This morning Purplebricks announced that together with Axel Springer, it is jointly acquiring 25.9% of a German online estate agency, Homeday at a cost of £22.3m.
The move signals Purplebricks’ entry into mainland Europe’s property market and Purplebricks and Axel Springer, via their new venture NewCo, have an option to acquire a further 28.5% of Homeday in August next year.
Homeday, launched in 2015, Homeday is based in Berlin, uses sub-contractor agents, and last year made revenue of €3.5m and a loss of €3.2m. It projects to break even in 2021.
However, rather than spending even more money, surely it might be more sensible for Axel Springer, the German digital publishing giant, to be questioning the wisdom of its investment in Purplebricks right now.
A hybrid estate agency may seem like a good fit for a company which has its aspirational sights set on being the ‘most successful digital publisher worldwide’.
But having invested £125m in Purplebricks in March, of which £100m was in shares worth £3.60 each, and purchasing a further 3m shares at a cost of £3.07 in July, taking its stake to 12.5%, it must be praying for an upturn in Purplebricks’ share value from its current £2.20, as I write.
By my calculations, that’s over £41m wiped off its investment in just six months.
Given that the share price had previously risen to just over £5, surely investors will be starting to get nervous about Purplebricks’ ambitions, particularly as it struggles to make inroads into the US and Australian markets.
Clearly investors need to be in it for the long haul – but after four years, Purplebricks are no nearer to making money and giving shareholders a return on their investment.
If I were an investor, I’d be getting jittery and starting to question whether the Purplebricks model really is fit for purpose.
After all, when Countrywide’s shares tumbled by half, shareholders were very quickly calling for the CEO’s resignation – and succeeded in their aim. Should heads now roll at Purplebricks?
At the same time, the Daily Mail & General Trust must be ruing the day it decided to invest in Yopa, pumping in another £20m in August, bringing its total to £75m, while LSL and Savills have also poured in millions.
Meanwhile Emoov, which merged with Tepilo in May, is now talking of floating on the Stock Exchange. Good luck with that!
Connells closed its online agency Hatched in September, saying the ‘online-only/hybrid business model is fundamentally flawed’.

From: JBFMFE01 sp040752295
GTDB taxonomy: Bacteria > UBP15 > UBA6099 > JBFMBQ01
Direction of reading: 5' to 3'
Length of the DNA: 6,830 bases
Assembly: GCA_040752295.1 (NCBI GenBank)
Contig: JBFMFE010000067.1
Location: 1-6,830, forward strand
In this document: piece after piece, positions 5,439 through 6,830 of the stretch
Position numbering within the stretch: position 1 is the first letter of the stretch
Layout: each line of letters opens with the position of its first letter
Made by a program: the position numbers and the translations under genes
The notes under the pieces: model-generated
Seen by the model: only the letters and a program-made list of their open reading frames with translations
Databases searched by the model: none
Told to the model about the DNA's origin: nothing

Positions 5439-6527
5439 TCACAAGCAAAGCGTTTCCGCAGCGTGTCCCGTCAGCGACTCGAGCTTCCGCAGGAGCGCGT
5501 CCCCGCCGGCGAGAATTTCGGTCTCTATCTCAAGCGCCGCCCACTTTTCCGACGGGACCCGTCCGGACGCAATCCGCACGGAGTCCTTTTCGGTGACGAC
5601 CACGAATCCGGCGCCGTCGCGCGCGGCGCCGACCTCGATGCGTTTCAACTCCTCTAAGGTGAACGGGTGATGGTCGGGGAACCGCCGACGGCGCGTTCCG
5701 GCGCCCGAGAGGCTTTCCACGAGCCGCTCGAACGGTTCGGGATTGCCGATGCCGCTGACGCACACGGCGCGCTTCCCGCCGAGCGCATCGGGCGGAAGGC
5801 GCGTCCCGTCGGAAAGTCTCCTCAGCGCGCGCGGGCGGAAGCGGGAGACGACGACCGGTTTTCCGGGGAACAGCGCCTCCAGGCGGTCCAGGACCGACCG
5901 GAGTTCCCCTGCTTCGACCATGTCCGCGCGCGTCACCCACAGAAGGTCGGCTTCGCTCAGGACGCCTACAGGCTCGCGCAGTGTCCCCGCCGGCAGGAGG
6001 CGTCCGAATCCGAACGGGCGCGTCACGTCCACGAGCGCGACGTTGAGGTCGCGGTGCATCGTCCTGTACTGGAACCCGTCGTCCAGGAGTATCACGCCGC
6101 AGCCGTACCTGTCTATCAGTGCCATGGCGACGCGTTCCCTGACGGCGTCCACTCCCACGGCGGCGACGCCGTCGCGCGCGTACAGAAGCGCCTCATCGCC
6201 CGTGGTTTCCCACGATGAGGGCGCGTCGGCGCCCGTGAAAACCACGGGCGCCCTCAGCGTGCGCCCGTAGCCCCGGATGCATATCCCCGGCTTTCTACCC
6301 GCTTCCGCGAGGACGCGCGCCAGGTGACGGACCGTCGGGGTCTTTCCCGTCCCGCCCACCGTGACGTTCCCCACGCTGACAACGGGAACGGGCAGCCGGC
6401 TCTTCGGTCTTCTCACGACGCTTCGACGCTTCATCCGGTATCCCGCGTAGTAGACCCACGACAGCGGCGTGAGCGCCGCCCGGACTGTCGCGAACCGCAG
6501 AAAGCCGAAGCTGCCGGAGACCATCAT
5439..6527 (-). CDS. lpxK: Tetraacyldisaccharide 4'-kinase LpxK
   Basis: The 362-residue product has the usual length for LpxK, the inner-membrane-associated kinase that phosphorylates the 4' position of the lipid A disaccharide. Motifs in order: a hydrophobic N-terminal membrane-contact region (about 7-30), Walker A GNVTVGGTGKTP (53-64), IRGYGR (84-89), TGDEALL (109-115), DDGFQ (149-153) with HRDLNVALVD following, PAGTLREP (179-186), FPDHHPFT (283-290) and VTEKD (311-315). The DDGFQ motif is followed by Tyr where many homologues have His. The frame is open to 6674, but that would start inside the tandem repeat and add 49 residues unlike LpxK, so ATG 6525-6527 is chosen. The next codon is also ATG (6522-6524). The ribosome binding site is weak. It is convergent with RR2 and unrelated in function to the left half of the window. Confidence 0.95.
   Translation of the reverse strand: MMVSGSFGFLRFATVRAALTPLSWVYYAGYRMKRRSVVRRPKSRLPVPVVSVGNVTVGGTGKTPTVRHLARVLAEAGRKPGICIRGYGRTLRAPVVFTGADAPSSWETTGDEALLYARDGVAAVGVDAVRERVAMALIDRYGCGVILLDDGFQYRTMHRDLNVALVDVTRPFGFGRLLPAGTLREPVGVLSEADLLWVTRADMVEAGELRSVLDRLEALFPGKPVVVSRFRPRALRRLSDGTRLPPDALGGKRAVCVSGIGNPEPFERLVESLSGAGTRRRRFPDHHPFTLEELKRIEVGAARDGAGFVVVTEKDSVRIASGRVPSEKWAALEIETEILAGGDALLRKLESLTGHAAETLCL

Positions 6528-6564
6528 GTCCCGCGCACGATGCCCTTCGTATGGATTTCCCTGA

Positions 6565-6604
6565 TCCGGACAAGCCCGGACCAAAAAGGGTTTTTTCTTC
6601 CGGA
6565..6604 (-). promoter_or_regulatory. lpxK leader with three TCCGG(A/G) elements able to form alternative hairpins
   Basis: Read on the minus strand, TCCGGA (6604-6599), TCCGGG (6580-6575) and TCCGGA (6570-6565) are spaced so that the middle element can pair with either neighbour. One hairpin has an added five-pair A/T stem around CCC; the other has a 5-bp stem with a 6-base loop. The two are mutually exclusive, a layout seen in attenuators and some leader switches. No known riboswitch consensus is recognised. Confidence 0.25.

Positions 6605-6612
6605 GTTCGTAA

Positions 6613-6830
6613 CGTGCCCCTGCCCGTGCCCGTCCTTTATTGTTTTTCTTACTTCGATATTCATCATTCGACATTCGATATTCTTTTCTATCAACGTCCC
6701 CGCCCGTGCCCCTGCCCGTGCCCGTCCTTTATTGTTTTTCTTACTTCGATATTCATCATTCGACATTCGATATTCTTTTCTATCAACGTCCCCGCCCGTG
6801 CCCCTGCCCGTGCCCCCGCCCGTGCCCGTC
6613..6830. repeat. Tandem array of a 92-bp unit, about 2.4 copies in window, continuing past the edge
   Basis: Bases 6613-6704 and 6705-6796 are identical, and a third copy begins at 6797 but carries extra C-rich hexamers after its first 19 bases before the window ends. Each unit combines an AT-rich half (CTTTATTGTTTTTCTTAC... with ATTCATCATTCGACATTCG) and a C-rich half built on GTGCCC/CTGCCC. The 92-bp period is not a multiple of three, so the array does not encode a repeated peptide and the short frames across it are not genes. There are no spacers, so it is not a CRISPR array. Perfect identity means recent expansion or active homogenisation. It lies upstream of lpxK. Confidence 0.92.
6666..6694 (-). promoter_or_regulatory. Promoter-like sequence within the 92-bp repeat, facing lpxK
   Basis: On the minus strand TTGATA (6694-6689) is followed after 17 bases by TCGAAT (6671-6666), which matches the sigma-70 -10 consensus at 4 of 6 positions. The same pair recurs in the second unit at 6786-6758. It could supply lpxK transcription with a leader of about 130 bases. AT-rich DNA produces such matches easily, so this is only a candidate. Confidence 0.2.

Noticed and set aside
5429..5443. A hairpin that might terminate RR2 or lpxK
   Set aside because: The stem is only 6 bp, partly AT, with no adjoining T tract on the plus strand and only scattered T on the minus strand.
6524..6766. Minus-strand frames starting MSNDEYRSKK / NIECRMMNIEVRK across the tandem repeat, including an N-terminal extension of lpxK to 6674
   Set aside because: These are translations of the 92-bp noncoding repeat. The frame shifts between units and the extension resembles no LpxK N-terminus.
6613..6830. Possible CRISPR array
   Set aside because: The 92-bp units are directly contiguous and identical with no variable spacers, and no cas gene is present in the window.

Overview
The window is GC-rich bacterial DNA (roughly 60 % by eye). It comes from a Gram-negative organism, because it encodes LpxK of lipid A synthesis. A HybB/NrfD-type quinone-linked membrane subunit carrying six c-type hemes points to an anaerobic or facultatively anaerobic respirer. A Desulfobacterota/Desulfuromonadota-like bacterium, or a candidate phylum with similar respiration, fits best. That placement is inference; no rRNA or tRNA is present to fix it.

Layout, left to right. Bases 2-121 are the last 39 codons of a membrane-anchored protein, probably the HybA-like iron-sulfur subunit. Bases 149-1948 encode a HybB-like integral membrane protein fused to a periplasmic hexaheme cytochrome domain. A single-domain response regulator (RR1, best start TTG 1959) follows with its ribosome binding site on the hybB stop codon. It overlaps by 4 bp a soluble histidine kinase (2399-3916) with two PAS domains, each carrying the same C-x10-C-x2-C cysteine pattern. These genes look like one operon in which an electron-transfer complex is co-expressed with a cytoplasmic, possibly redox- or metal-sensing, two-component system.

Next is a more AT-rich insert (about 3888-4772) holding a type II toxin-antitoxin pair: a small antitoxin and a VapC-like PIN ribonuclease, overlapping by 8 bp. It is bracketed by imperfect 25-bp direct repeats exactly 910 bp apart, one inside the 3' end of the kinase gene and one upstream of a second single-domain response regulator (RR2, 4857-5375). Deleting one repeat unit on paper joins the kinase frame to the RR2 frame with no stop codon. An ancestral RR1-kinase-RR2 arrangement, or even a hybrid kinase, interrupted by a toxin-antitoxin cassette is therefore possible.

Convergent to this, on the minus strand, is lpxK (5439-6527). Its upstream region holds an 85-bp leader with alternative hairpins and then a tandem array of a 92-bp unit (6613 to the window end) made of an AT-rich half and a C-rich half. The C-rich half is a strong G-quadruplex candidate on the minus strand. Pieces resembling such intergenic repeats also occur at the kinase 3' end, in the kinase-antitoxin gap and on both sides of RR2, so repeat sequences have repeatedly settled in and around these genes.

It’s not just the hybrids or online agents that are bearing the brunt of a stagnant housing market, extortionate advertising costs and sizeable competition.
A quick look through the results of the big agency groups shows all is not well.
Connells said at the end of 2016 it had ‘nearly 600 branches’. A year later, it said it had ‘expanded further’ to 591 branches!
It’s hard to tell whether its branch count has gone down or stayed the same; however, as it is owned by Skipton Building Society, a mutual organisation, members will inevitably be intrigued as to where its future growth is coming from.
Will it float? Or even sell?
LSL reported it had closed eight branches in the second half of 2017; profits plunged by half in the first six months of this year to £6.4m.
As for Countrywide, its shares are at rock bottom, just 11p as I write, with the firm bringing in an expert in restructuring and debt finance as a new director. What does that tell you about the future of Countrywide? In terms of branch closures, it’s only a matter of time before these surface.
Even Foxtons plunged £2.5m into the red in the first six months of this year, compared with a £3.8m profit for the same period in 2017.
Now it’s closing its iconic flagship branch in Park Lane.
The next six months aren’t looking any better, with pundits predicting a weak autumn for the housing market.
Sooner or later, shareholders of all these businesses will want a return. There could be fireworks ahead!
Why High Street is better than back street
Why on earth would the US-owned Keller Williams agency suggest that UK agents should ditch the high street in favour of serviced offices to save costs?
A central presence is one of the cheapest forms of marketing – even cheaper in many places than billboards – now that commercial landlords have had to reduce their high street rents in order to hang on to town centre businesses.
Agents don’t sit around twiddling their thumbs waiting for people to come in.
They use the high street as a base to conduct the same activities that you would if you were hidden away in some modern office block – out of sight and out of mind.
As for making an impression on your customers, being in a serviced office will hardly inspire confidence, nor is it great for those who need to use public transport to get to you.
If you do choose to rent a serviced office for your business, or even be based at home, make sure your pockets are deep.
Getting your name out there when the market is saturated will cost you serious money. You need eyeballs on your business – and repeatedly so. As the hybrid agents have found, marketing doesn’t come cheap.
* Paul Smith is CEO of Spicerhaart